The Elephant Caretakers of ThailandAugust 17, 2023
Exploring BiodiversityOctober 22, 2023
By Patrick McGee – 8 week intern
Nestled deep in the forests of Thailand, a journey of about 4 hours west of Chiang Mai, lies an unassuming hamlet to the normal person, but home to remarkable people. This is Ban Naklang. The home of the Pakinyaw, better known as the Karen. A hospitable and welcoming community. Despite the hardships of their ancestors escaping persecution from their native Myanmar, and adapting their language to the Thai and English alphabets, a culture and heritage thrives in this village.
For centuries the Karen have upheld the legacy as elephant keepers. This tradition past down the generations traditionally is held in high regard. It is an honor and privilege for a man to become a mahout, an elephant caretaker. A mahout has an enormous responsibility, ensuring the elephant in his care is safe and away from danger. As elephant habitat continues to be lost due to human encroachment, the purpose of the mahout has become ever more prominent.
Conserving the world’s wildlife has always been a major passion of mine. The opportunity to study Asian elephants in their natural habitat was a decision made without hesitation. But the notion of conducting wildlife research while living in a rustic mountain village with a tribe largely unbeknownst to the world made even a seasoned traveler apprehensive. The language barrier being of the most concern. Yet, it was the desire to travel and return to a region of the world that I once considered home that was the primary influential factor.
A favorite memory of my time, was during a hike, we sat down to lunch in an open field still ecstatic from observing Dodo, a large bull elephant. Mountains towered above forming an impregnable wall of lush green vegetation of the most abundant shades. Doves, Taylorbirds, and other avians sang their morning songs. Gibbons hooted and whistled in distant tree canopies demonstrating their territorial dominance. Elephants grazed and frolicked in the valley living their best lives away from logging and tourist camps. A euphoric daze descended upon the valley, making it an ethereal utopia. A paradise not lost but safeguarded from the outside world. Time almost became stagnant. Moments seemed like minutes. Minutes turned to hours. Hours became years. Years lasted centuries. Instances such as this are why conservation is such a rewarding and fulfilling experience.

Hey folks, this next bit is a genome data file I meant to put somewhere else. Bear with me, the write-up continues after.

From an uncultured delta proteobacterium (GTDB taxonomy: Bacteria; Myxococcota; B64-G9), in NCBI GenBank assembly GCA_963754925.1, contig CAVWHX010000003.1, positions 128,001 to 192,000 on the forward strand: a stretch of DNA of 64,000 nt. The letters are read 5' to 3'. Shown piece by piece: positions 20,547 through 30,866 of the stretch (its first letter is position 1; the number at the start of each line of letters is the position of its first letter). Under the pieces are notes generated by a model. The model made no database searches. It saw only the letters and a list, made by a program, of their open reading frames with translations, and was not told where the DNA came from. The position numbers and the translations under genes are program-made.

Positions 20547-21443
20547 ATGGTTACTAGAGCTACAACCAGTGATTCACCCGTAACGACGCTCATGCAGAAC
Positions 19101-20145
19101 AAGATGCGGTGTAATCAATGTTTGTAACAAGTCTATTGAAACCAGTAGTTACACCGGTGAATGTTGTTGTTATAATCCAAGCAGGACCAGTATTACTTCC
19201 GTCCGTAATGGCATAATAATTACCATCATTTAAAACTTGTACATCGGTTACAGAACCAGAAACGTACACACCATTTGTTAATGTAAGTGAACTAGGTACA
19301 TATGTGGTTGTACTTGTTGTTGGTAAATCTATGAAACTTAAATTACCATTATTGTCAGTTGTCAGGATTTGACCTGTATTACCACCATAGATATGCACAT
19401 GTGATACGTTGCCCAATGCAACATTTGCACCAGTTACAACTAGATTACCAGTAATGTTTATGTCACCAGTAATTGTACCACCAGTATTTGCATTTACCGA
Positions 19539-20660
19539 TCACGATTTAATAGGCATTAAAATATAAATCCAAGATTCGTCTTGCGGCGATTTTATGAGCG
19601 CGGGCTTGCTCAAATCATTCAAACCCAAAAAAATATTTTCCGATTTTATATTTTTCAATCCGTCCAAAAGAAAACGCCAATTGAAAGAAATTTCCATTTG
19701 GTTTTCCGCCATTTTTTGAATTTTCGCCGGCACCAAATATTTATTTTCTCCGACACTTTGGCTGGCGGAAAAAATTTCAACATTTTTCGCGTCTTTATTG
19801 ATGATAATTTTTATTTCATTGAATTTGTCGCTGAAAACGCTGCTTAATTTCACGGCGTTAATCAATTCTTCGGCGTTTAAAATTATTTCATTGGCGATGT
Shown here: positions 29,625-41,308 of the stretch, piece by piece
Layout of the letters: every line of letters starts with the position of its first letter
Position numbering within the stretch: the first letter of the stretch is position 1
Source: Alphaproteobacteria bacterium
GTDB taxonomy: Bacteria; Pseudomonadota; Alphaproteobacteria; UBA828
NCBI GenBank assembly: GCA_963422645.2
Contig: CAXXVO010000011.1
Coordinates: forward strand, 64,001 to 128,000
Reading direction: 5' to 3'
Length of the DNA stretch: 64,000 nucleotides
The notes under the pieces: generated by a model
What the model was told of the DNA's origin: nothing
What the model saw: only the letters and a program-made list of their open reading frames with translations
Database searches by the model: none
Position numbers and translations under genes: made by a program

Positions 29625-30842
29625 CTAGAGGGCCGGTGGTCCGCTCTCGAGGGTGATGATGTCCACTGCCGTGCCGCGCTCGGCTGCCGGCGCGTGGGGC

While observing elephants is exciting in its own right, the villagers are just as entertaining. First there is Boon Yune from my homestay. A husband and father with a playful personality. His ongoing joke entailed expressing interest to view the elephants, but then stall at the last moment with another bogus excuse he conjured up. Gwah Do Amoh is the spouse of Boon Yune. A strong, stoic mother of four sons who made you second guess asking her to do your laundry. Yet, she would crack a smile when you complimented her cooking. Nee is the owner of her own café, Nee’s Corner. An espresso, latte, smoothie, Thai iced tea, or crepe, she caters to your craving. Then there’s Gae, the sweet bubbly guide/naturalist/interpreter. She was easy to converse with, and during one-on-one English lessons, she strove for perfection. She works two jobs, being a guide and “just living”. And of course, the mahouts. A jovial band of young men who take pride in their role as guardians of the elephants and carry out their duties with distinction. So many characters live in Ban Naklang and yet there was never enough time to interact with them.
While the dream of studying elephants in their natural habitat in Southeast Asia was fulfilled there was more to this experience that was gained. The Karen are a remarkable people who have interwoven their culture with nature. Without elephants to perform their duty as caretakers of the forest, there would be no forest. And without the Karen to care for the caretakers of the forest, there would be no elephants. Despite the hardships the Karen have endured and the pressures humans have put on the environment, both are resilient and can thrive if given the opportunity. The world could never be the same without elephants and those who protect them. The Karen, the elephant keepers.